21.303 new online publications

From: Humanist Discussion Group (by way of Willard McCarty willard.mccarty_at_kcl.ac.uk>
Date: Wed, 17 Oct 2007 07:18:34 +0100

               Humanist Discussion Group, Vol. 21, No. 303.
       Centre for Computing in the Humanities, King's College London
                     Submit to: humanist_at_princeton.edu

   [1] From: "H.M. Gladney" <hgladney_at_pacbell.net> (6)
         Subject: Typo in DDQ 6(3) announcement

   [2] From: ubiquity <ubiquity_at_HQ.ACM.ORG> (16)
         Subject: Ubiquity 8.41

   [3] From: "Shana M Kimball" <kimballs_at_umich.edu> (140)
         Subject: JEP Volume 10.3 now online

         Date: Wed, 17 Oct 2007 06:36:35 +0100
         From: "H.M. Gladney" <hgladney_at_pacbell.net>
         Subject: Typo in DDQ 6(3) announcement

Corrected web address in, "The latest number of the Digital Document
Quarterly is available at

Cheerio, Henry

H.M. Gladney,
Ph.D. <http://home.pacbell.net/hgladney>

         Date: Wed, 17 Oct 2007 06:37:18 +0100
         From: ubiquity <ubiquity_at_HQ.ACM.ORG>
         Subject: Ubiquity 8.41

This Week in Ubiquity:

Volume 8, Issue 41

October 16, 2007 =96 October 22, 2007

RKPianGraphSort: A Graph Based Sorting Algorith

Sorting means arranging a set of records (or a
list of keys) in some (increasing or decreasing)
order. Professor Rajat K. Pal of the University
of Calcutta's Department of Computer Science and
Engineering proposes a graph based comparison
sorting algorithm, designated as RKPianGraphSort,
that takes time THETA(n 2) in the
worst-case, where n is the number of records in
the given list to be sorted. An interesting article.


         Date: Wed, 17 Oct 2007 06:38:10 +0100
         From: "Shana M Kimball" <kimballs_at_umich.edu>
         Subject: JEP Volume 10.3 now online

Dear JEP readers:

We are pleased to announce the publication of the newest issue of the
Journal of Electronic Publishing
<http://www.journalofelectronicpublishing.org/> . Below the signature I've
included our Editor's Note, which highlights some of what you'll find in
our latest issue. I also want to draw your attention to some new features
on the JEP site.

-We've added an RSS feed for new issues. You may click on the feed button
on the home page to subscribe, or copy and paste this URL into your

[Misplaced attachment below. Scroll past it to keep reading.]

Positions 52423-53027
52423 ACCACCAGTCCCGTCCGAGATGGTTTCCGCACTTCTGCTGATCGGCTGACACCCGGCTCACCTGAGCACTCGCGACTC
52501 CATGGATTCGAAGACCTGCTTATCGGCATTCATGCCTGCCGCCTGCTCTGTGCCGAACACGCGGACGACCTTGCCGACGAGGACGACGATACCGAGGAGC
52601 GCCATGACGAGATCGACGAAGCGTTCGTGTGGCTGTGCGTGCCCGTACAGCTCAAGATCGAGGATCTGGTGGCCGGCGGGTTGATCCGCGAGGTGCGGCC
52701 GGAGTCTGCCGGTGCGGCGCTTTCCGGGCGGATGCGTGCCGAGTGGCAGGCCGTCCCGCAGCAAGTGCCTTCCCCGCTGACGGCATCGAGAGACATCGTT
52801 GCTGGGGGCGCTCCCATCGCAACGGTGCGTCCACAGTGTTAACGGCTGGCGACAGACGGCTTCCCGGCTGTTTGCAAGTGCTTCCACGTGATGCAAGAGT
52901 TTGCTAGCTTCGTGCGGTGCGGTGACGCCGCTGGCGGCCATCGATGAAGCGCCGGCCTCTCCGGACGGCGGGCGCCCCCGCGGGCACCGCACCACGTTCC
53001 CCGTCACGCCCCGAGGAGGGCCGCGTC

-The back issues of JEP are now on the new JEP site! This means that the
full run (all 10 volumes!) of JEP can now be searched by full text,
author, and title. Browse by title and author is also available. A
comprehensive list of issues can be found at

As always, thank you for your interest and support, and please spread the

Best regards,
Shana Kimball

Shana Kimball
Managing Editor, JEP
Scholarly Publishing Office
University of Michigan Library

Editor's Note
--Judith Turner

We've been discussing the future of e-books among
ourselves at JEP, and are coming to the reluctant
(at least to us, bibliophiles all) conclusion
that with the advent of electronic publishing, a
whole class of print books should be on its way out.

One of my colleagues says that book excerpts,
chapters, and even many monographs would work
fine as long articles. Another thinks that with
the slicing and dicing most of us do in research,
we tend to make our own books out of the material that interests us.

I find that many monographs are just a
convenience, a series of ideas linked together,
sometimes somewhat tenuously, sometimes raggedly,
by the convention of "book" =97 the printing and
sale of a collection of ideas. Many of those
books bring to mind one of those famous lines,
repeated in various fashions by people like
Thoreau, Pascal, and Nietzsche, about how if you
have more time you can write shorter. How many
ideas need book-length treatment? How many could
be long theses, tractates, or essays, but are
pushed to 200-400 pages because publishers have a
problem selling "slim" volumes?

Perhaps e-books are the harbinger of fewer books.
If a publisher can sell two "themes" in a